The Photographer’s Truth, by Ralph Josiah Bardsley
Publisher: Bold Strokes Books
Release Date: July 1, 2016
Rating: 5 out of 5 stars
Ian Baines seems to have it all—a career as a hotshot software programmer in Silicon Valley, a beautiful wife and family, a nice house in an upscale San Francisco neighborhood, and a past that he’s mostly managed to forget. Life takes an unexpected turn for Ian when he finds himself in Paris for a three-month work project where he meets former fashion photographer Luca Sparks. The unlikely friendship grows and Ian sees a new side to life as Luca takes him on a journey through the glamorous and lustrous Paris nightlife. But something strange starts to happen during their adventures in Paris—the two start to fall in love. Both battle their own demons on the road to self-discovery, ultimately learning how to come to peace with their feelings and their pasts.
Gay Contemporary Fiction
The lasting impression of that week, the first thing I still remember about it after all these years, isn’t sleeping with Vince. It’s the Mapplethorpe print in that little gallery. That photo made me realize what a thin line we walk between being lost and really alive. That was the dance, that was what the title “Couple Dancing” meant to me. The dance was the combination of beauty, confusion, and chaos that makes life interesting. But you could see from the faces of the subjects in the picture, having one element out of balance can drive us slowly and completely mad, even in the arms of someone we love. Oddly enough, life is the most beautiful, the most fulfilling when we’re the closest to that line between lost and alive.
When I read the author’s first book, Brothers, earlier this year, I already recognized what a wonderfully talented writer he is, so I jumped at the chance to read The Photographer’s Truth. Although it didn’t seem possible, it sounded even more fascinating to me.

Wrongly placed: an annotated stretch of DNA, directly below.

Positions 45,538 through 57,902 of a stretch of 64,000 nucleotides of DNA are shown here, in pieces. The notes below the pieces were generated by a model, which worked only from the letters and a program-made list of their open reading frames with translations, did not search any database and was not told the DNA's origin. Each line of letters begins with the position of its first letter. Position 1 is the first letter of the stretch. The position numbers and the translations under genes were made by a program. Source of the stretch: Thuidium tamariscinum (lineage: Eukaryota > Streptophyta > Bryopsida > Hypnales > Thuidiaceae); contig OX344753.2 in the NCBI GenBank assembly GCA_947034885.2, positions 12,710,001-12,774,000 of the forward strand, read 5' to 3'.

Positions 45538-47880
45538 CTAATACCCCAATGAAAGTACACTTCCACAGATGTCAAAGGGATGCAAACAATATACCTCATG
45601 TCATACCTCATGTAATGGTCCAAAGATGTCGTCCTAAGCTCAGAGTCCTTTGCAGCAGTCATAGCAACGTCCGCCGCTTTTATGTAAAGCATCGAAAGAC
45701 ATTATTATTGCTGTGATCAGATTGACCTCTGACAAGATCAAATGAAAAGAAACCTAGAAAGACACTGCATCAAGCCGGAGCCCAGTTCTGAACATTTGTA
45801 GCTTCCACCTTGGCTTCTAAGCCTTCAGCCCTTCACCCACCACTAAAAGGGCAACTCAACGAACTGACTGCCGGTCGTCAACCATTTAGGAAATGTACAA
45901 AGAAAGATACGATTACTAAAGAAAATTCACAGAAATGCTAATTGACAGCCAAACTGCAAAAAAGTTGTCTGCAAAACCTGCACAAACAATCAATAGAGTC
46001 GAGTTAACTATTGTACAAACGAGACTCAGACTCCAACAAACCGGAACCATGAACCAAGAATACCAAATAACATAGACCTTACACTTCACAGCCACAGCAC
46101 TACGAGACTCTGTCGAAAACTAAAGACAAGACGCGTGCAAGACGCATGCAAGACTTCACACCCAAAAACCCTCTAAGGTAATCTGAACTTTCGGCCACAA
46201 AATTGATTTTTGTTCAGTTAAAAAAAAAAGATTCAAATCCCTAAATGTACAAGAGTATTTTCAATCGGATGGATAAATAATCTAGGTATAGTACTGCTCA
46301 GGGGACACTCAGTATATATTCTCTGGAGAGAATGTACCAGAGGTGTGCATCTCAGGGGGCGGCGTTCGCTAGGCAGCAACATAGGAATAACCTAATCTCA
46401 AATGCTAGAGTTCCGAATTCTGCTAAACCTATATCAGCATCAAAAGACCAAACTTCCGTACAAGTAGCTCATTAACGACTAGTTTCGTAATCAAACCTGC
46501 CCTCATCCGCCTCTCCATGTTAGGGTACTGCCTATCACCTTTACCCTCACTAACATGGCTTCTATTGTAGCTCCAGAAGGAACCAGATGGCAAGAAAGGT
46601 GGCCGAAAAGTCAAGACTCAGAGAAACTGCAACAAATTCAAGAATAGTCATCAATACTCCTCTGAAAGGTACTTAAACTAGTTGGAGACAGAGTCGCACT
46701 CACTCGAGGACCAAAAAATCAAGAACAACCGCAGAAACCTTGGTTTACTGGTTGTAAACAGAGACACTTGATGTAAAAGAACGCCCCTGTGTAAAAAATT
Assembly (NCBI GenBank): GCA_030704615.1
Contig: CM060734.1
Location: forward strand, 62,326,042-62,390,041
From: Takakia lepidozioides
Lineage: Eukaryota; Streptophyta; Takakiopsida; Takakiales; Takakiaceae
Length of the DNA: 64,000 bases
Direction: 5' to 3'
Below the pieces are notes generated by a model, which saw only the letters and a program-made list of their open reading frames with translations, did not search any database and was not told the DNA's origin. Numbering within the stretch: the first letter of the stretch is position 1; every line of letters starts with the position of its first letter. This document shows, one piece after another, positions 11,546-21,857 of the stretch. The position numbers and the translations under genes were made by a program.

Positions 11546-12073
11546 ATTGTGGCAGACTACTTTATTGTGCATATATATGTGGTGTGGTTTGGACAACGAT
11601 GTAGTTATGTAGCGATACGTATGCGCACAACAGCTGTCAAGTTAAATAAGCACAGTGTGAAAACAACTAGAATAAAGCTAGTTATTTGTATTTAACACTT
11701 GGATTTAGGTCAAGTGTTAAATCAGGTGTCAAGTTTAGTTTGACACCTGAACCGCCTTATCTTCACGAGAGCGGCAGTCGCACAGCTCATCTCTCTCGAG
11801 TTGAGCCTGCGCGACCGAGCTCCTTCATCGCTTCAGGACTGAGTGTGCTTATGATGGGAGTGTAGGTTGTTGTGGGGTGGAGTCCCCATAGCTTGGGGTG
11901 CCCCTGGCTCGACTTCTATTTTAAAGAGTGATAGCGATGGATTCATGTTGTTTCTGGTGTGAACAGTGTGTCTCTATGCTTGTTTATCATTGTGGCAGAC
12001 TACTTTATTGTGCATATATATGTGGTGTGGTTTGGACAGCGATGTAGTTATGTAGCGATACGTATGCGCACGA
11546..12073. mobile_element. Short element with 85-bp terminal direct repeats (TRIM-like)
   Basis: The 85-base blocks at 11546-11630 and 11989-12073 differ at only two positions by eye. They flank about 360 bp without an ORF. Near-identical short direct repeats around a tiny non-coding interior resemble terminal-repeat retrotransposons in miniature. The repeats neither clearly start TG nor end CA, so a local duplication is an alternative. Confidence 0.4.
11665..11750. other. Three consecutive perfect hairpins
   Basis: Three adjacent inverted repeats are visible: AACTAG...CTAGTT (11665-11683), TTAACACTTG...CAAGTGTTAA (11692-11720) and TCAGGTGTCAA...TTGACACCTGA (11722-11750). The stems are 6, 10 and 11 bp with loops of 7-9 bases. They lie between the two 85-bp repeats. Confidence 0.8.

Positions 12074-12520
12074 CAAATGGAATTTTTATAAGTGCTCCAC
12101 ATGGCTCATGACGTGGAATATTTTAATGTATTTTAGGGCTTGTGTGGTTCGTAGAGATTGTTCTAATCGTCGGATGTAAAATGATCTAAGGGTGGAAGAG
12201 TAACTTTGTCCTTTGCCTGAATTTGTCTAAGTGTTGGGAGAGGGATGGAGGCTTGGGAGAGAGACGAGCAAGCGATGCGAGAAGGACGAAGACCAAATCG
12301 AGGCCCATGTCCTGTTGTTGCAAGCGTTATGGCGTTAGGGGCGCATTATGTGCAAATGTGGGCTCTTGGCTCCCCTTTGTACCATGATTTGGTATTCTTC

I fear you’ll have to read a lot of quotes in this review 😉 I just couldn’t choose…
Ian lives that line between lost and alive. When he was a student he once set out to live a unique life after his own making, but he somehow missed his chance and took fear’s path instead like so many of us do. He now has a good job in San Francisco, he is married, and he’s got two great teenage sons, doesn’t miss a thing and is quite happy. He nestled himself into this predictable and comfortable life.
However, when a job takes him to Paris for several month, this life is disturbed and he loses his footing.
He goes to Paris to help prepare Môti fashion house set up a museum.
The attic was a glimpse into what the world was like at different points in the past—what people dressed like, what they found beautiful, how they viewed life. As one of the first fashion houses of the 1900s, photos of Môti collections started to appear in Vogue and Harper’s Bazaar as early as the late teens. Môti clothed the elite of post war Europe, showing up on everyone from wandering Russian aristocracy to jazz hall starlets and British expats.